IN THE SHELTER of the spruce, of the pines, we formed a semi circle, clustered together in this small country cemetery to honor the veterans buried here, 22 of them from the Civil War.
Ezekiel and Samuel. Spencer and Charles. Henry and Theodore. Emcee Mel Sanborn read the list of names as the wind whipped his words into sometimes inaudible, unintelligible syllables at the Cannon City Cemetery.
Since the late teens or early 1920s, folks have gathered in this Rice County cemetery every Memorial Day, initially called “Decoration Day,” to honor the war dead. Civil War veteran Elijah Walrod was quoted as saying that his son Luther “would strike up the Death March and lead the procession” from the nearby Cannon City School, along the country road to the cemetery.
School children—some of them in attendance at the 2011 Memorial Day observance—once marched with flags and flower bouquets and lilac wreaths and then, afterward, celebrated at the school picnic.
When the school closed in the 1960s, the Cannon City Cemetery Board took over the annual Memorial Day observance, a tradition that continues today, minus the Death March from the country school. It is an unpretentious, informal program that is touching and moving and heartfelt. Americana through and through.
My husband and I came here on this muggy afternoon to experience a small-town Memorial Day observance. We were the strangers among those who had grown up here and had loved ones buried in this ground butted against the rich black soil of farm fields.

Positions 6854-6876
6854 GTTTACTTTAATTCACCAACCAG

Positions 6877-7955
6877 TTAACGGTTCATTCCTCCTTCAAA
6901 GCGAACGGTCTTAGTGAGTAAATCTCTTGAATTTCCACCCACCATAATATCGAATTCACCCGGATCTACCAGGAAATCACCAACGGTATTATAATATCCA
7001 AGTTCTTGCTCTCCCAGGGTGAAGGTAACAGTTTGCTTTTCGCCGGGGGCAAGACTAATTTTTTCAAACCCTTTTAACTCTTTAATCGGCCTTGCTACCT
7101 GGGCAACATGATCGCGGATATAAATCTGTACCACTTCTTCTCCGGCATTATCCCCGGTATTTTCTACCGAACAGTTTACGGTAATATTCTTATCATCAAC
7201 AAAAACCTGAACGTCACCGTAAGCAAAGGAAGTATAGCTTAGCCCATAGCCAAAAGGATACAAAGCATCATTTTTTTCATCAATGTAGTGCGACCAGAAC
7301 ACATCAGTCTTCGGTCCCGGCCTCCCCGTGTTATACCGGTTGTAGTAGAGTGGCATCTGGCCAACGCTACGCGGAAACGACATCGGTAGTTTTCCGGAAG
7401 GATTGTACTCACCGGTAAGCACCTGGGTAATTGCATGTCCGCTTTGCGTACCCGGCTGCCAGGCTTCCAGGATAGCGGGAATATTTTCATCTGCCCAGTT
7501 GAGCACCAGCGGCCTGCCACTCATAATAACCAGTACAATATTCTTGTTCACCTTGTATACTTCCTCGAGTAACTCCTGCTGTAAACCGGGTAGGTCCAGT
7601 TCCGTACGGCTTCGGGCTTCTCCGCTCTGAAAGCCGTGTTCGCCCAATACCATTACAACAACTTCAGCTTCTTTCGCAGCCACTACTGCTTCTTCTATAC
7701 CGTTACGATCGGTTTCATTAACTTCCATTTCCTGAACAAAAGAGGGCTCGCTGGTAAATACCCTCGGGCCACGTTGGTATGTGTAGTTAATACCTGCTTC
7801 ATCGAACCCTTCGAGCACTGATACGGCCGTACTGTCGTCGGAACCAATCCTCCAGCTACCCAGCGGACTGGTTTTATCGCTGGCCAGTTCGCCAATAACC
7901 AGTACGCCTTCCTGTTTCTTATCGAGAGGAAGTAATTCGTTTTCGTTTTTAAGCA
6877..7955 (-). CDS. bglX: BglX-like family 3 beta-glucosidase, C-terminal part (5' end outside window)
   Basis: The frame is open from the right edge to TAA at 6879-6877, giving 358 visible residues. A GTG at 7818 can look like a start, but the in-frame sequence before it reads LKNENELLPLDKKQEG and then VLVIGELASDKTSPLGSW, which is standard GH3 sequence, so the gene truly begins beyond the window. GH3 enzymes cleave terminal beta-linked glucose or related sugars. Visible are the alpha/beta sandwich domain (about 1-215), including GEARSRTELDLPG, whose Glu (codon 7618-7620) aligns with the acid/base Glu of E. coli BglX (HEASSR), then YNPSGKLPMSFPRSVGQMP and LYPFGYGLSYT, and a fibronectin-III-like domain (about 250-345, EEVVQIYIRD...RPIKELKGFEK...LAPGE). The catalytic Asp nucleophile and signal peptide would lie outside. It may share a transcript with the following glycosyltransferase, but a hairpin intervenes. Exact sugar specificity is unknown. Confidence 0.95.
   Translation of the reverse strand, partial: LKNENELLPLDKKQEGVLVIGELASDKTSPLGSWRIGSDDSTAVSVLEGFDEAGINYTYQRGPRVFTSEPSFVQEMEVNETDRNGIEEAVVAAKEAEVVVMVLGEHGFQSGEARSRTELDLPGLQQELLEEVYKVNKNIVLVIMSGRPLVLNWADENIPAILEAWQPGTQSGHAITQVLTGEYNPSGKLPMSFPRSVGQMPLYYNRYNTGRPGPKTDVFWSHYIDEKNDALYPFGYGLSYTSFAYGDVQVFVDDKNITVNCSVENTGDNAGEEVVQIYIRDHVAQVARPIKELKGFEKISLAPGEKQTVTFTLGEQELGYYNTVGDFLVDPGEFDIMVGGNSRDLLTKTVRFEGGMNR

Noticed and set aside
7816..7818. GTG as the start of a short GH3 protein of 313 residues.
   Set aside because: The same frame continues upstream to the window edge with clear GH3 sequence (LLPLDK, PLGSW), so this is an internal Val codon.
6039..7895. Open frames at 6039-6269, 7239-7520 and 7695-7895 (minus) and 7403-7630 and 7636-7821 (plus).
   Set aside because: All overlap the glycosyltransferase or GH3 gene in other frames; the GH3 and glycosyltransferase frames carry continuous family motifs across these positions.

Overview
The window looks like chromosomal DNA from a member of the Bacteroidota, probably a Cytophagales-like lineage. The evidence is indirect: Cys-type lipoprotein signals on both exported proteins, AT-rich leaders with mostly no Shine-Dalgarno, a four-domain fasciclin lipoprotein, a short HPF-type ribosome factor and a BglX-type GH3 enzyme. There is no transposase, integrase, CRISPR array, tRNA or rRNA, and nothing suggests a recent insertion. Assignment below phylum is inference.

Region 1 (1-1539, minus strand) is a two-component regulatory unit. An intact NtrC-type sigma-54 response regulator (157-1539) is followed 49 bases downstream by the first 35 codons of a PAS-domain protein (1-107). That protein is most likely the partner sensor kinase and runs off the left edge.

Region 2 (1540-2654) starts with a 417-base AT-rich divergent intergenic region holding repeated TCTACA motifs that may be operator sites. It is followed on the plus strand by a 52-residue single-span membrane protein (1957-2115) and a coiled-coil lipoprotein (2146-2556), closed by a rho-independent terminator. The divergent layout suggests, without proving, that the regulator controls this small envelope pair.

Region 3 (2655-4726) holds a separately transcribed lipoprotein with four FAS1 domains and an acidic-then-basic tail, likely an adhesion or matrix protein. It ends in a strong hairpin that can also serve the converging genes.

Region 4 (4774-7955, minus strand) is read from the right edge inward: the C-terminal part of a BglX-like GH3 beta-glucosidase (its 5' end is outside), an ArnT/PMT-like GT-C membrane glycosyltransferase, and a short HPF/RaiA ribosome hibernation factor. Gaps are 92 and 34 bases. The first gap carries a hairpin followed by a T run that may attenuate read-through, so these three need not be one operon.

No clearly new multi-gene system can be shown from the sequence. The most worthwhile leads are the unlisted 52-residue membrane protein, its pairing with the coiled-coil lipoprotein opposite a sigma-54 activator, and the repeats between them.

Yet, we were welcomed like family and I felt as if I had stepped back in time to the Memorial Day observances of my youth—the days of patriotic songs and playing of taps and reading of “In Flanders Fields.” I mouthed the words silently: “In Flanders Fields the poppies grow between the crosses row on row…” These poetic lines I knew nearly from heart, having recited them as a young girl on the stage of the Vesta Community Hall some 125 miles from this cemetery.
As Don Chester strummed his guitar and clamped his harmonica, we sang “My country, ‘Tis of Thee” “The Battle Hymn of the Republic” and other patriotic songs.
When Steve Bonde blasted “The Star Spangled Banner” on his trumpet, we sang along, turned toward the flag at the cemetery entrance, the brass quelling voices that drifted away with the word-flogging wind.
It mattered not how well or how loudly the 30 or so of us sang. It mattered not that a young girl darted inside the semi circle to pluck a dandelion from the grass. It mattered not that the occasional airplane droned out our voices. We were focused on the songs, “The Gettysburg Address” read by Audrey Sanborn Johnson, and, finally, Bonde’s mournful playing of taps.
When the final note ended, the small group drifted, scattering across the cemetery to visit the graves of loved ones. I wandered, drawn by American flags to the final resting places of veterans. Names I did not know in an unfamiliar cemetery I was walking for the first time.
Yet, despite the unfamiliarity with this place or these people, I felt connected to them by the reason I was here—to reflect upon the sacrifices made by so many American men and women in defense of our freedom. America. Land of the free and home of the brave.
© Copyright 2011 Audrey Kletscher Helbling